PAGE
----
by | April 21, 2019 | General | 3 comments

Twenty years ago this month, I published my first novel.


I’ve shared the story dozens of times, in my long bio and on various blogs—how in November 1998 I picked up a Black Lace novel from the book swap shelf at my Istanbul hotel, was hooked by the intense emotion and free-wheeling sexual variety I found within, then got the urge to write something in the same genre. I dashed off three chapters of Raw Silk and sent them (by postal mail, of course) to England, pretty much on a lark. I had no expectations. The form letter I received in response, thanking me for my submission but warning me that due to the size of the backlog I might not hear anything for several months, didn’t surprise me in the least.


On the other hand, when I got email from the Black Lace editor three days later, offering me a contract, I was stunned. Now I had to actually write the novel, a minimum of 80,000 words. The publisher wanted to know when it would be finished. Honestly, I didn’t have a clue.


In the two decades that have followed, Raw Silk has seen four different editions. Meanwhile, I’ve published ten other novels (if you define a novel as a work of 50K words or more). Not that impressive a history, I guess, especially compared to many of my colleagues. Of course, I’ve also produced dozens of shorter works, ranging from flashers to novellas. In addition, I’ve edited both multi-author and single-author erotica anthologies, including several focused on ERWA authors.


Although pretty much all my work falls into the general category of erotic fiction, I’m otherwise eclectic. I’ve played with a wide range of genres, including BDSM (my first love), erotic romance, paranormal, science fiction, suspense, steam punk, historical, gay and lesbian. My tales range from literary erotica to pure smut, with everything in-between. For many years I worked mostly with a romance publisher, and chafed against the constraints of that genre. The rise of self-publishing has freed me to write whatever inspires mewhich usually means stories that would make some romance readers squirm.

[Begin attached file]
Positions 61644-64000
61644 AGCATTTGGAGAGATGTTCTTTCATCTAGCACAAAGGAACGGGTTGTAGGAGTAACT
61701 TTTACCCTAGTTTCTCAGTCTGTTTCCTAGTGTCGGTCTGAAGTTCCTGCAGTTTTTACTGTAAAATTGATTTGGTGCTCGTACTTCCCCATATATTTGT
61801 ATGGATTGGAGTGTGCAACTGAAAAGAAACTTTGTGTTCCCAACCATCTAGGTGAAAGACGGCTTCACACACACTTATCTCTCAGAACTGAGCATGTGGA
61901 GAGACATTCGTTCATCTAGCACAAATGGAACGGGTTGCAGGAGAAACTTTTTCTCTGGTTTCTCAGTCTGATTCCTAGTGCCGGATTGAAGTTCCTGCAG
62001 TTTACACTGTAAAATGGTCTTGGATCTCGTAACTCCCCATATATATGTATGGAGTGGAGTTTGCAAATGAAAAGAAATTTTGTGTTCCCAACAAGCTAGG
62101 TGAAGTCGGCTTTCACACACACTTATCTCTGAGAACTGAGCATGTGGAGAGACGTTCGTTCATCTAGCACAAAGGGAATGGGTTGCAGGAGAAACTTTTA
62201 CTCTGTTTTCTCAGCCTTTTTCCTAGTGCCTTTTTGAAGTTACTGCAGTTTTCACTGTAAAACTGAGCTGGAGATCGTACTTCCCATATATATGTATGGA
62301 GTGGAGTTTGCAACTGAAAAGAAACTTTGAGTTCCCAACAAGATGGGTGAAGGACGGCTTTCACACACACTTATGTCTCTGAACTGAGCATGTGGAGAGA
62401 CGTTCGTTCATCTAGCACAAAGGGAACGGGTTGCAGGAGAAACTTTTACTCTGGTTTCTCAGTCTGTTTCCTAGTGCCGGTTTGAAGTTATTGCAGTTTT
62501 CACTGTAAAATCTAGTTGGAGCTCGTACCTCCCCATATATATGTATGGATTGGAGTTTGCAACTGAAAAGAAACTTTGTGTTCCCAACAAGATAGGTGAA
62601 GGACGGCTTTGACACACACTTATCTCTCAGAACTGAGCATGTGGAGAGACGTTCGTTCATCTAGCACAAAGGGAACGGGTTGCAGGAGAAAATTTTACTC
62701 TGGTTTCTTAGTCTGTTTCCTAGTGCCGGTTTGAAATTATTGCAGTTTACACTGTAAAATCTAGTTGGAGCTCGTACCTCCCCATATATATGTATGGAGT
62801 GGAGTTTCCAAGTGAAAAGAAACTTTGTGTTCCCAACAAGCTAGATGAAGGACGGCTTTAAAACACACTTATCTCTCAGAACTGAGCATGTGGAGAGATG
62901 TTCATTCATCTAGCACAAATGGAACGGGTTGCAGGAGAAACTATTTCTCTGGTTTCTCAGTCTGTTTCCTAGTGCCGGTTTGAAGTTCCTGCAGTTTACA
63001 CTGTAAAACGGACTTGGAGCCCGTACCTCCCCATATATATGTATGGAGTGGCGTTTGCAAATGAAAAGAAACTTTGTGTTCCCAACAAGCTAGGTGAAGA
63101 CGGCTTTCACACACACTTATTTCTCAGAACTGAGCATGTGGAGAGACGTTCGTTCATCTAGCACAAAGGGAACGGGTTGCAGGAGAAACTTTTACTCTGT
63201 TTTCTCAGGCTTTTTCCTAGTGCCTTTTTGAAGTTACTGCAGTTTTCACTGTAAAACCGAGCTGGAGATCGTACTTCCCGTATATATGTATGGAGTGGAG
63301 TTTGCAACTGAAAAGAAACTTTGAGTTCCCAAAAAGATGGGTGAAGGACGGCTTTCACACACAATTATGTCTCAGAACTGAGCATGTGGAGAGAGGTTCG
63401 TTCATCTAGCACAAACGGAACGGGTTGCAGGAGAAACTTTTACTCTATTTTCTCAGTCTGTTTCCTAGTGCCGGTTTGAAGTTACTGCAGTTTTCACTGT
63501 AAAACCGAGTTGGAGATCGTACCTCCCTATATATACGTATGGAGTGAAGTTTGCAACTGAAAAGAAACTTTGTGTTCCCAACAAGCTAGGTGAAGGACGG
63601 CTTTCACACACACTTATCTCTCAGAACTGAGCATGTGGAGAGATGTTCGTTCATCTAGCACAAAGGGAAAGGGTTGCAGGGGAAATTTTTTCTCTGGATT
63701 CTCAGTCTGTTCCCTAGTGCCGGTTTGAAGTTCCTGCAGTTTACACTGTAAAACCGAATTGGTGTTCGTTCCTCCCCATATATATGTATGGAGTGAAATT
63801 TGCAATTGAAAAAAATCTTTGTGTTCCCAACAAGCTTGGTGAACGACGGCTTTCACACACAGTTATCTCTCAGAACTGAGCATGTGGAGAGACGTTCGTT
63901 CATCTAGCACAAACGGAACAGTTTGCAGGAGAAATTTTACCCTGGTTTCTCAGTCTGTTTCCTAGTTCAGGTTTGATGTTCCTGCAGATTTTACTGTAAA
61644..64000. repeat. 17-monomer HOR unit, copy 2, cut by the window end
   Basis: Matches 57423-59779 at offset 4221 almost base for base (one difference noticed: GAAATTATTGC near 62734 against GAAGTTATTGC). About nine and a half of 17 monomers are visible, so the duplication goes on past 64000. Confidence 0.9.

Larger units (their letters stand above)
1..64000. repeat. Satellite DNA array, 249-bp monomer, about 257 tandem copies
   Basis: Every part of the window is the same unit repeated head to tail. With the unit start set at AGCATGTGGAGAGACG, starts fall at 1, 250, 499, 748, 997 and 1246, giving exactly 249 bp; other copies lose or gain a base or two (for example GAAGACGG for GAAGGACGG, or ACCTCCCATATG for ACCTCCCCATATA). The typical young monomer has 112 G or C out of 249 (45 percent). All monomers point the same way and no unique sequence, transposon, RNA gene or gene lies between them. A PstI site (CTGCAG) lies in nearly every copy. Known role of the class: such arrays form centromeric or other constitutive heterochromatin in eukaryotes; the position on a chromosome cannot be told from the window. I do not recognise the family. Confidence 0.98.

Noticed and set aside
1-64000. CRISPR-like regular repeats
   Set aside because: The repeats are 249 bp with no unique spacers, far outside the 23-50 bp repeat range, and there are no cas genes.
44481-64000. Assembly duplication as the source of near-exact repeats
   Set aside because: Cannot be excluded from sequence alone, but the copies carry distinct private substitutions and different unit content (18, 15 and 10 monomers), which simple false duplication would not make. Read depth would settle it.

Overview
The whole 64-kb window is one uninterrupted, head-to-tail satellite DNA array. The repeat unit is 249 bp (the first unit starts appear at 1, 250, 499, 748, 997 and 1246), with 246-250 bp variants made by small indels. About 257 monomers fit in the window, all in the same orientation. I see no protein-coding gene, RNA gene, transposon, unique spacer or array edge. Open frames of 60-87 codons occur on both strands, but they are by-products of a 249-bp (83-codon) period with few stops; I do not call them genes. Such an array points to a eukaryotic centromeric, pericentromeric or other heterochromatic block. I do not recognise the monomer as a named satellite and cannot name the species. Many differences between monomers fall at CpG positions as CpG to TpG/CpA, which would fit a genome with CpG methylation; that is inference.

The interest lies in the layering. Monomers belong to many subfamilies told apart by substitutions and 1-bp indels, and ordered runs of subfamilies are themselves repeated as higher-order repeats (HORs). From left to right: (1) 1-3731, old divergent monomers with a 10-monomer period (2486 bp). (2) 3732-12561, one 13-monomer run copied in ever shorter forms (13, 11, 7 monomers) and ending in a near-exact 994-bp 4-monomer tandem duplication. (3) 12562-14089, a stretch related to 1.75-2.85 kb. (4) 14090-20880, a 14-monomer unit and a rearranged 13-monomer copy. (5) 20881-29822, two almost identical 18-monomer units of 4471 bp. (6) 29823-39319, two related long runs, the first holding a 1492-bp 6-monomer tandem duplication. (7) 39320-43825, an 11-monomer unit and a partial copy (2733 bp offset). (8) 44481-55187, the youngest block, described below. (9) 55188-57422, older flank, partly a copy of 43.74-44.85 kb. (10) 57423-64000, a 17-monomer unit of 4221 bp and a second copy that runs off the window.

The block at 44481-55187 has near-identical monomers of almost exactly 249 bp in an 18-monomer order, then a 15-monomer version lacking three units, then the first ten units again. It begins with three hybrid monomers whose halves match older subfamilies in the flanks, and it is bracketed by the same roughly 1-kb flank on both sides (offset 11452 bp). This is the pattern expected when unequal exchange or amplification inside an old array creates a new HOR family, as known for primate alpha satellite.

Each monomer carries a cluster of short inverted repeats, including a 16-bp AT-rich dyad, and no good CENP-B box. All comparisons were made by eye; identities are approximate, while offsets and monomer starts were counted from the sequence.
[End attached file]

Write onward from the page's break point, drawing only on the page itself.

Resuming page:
Not long after the release of Raw Silk, I found the Erotica Readers & Writers Association. I was looking for a way to promote the book (a very different enterprise in 2000, before the rise of social media). ERWA wasn’t what I was seeking, but it turned out to be what I needed. Though I’d been writing for self-expression all my life, I’d never imagined a career, or even an avocation, as a published author. I knew next to nothing about either the erotica genre or the nuts and bolts of the publishing world. The community I found here, the acceptance, support, knowledge and creativity, have helped me to develop my skills, to nurture my erotic imagination, and to market and sell its products.


Many people have remarked that being an author is a lonely business. I think that’s even more true if you write a denigrated, socially sanctioned genre like erotica. ERWA offered a delightful antidote to that loneliness. Some of the people I care most about in this world are folks I’ve come to know in the online world of ERWA. A few of these dear friends I’ve met in meat-space, but I know many of them only through the warmth of their emails, the generosity of their critiques and the arousing and challenging fiction they share.


I was in my forties when I published my first erotica, reliving and embroidering on the sexual adventures of my twenties. My early tales were fueled by cherished recollections and personal fantasies. I penned that first novel in just a few months. Passion poured out of me, onto the page. I wrote whatever pushed my own buttons, with no censorship and little focus on craft.


Now that I’m in my sixties, my motivations have shifted, but not as much as you might think. I still write to turn myself on. If I’m not aroused, how can I expect that of my readers? These days, though, I have a bit more distance from my work. I feel far more in control. Like a sculptor, I start with the raw material of ideas and mold them into the shape I envision.


As I mentioned earlier, the decision to self-publish has given me new energy and self-confidence. Perhaps as a result, in the past few years, I’ve found myself conquering what I’d always thought were intrinsic limitations to my writing skill.


For instance, I used to complain that I suffered from “narrative inertia”. What I meant was that once I’d written a story, I found it very difficult to make significant changes. I felt as though the story had chosen its own form, had set itself in stone, permitting me no more than cosmetic modifications. Attempts to alter the structure, the plot or the ending left me dissatisfied and deeply uncomfortable.


Those feelings have mostly disappeared. I’ve taken old tales with ambiguous, even tragic, conclusions, and revised them to end happily. (The market far prefers happy conclusions.) I’ve taken short stories and expanded them into novellas. My words and ideas now seem far more malleable than they did in the past.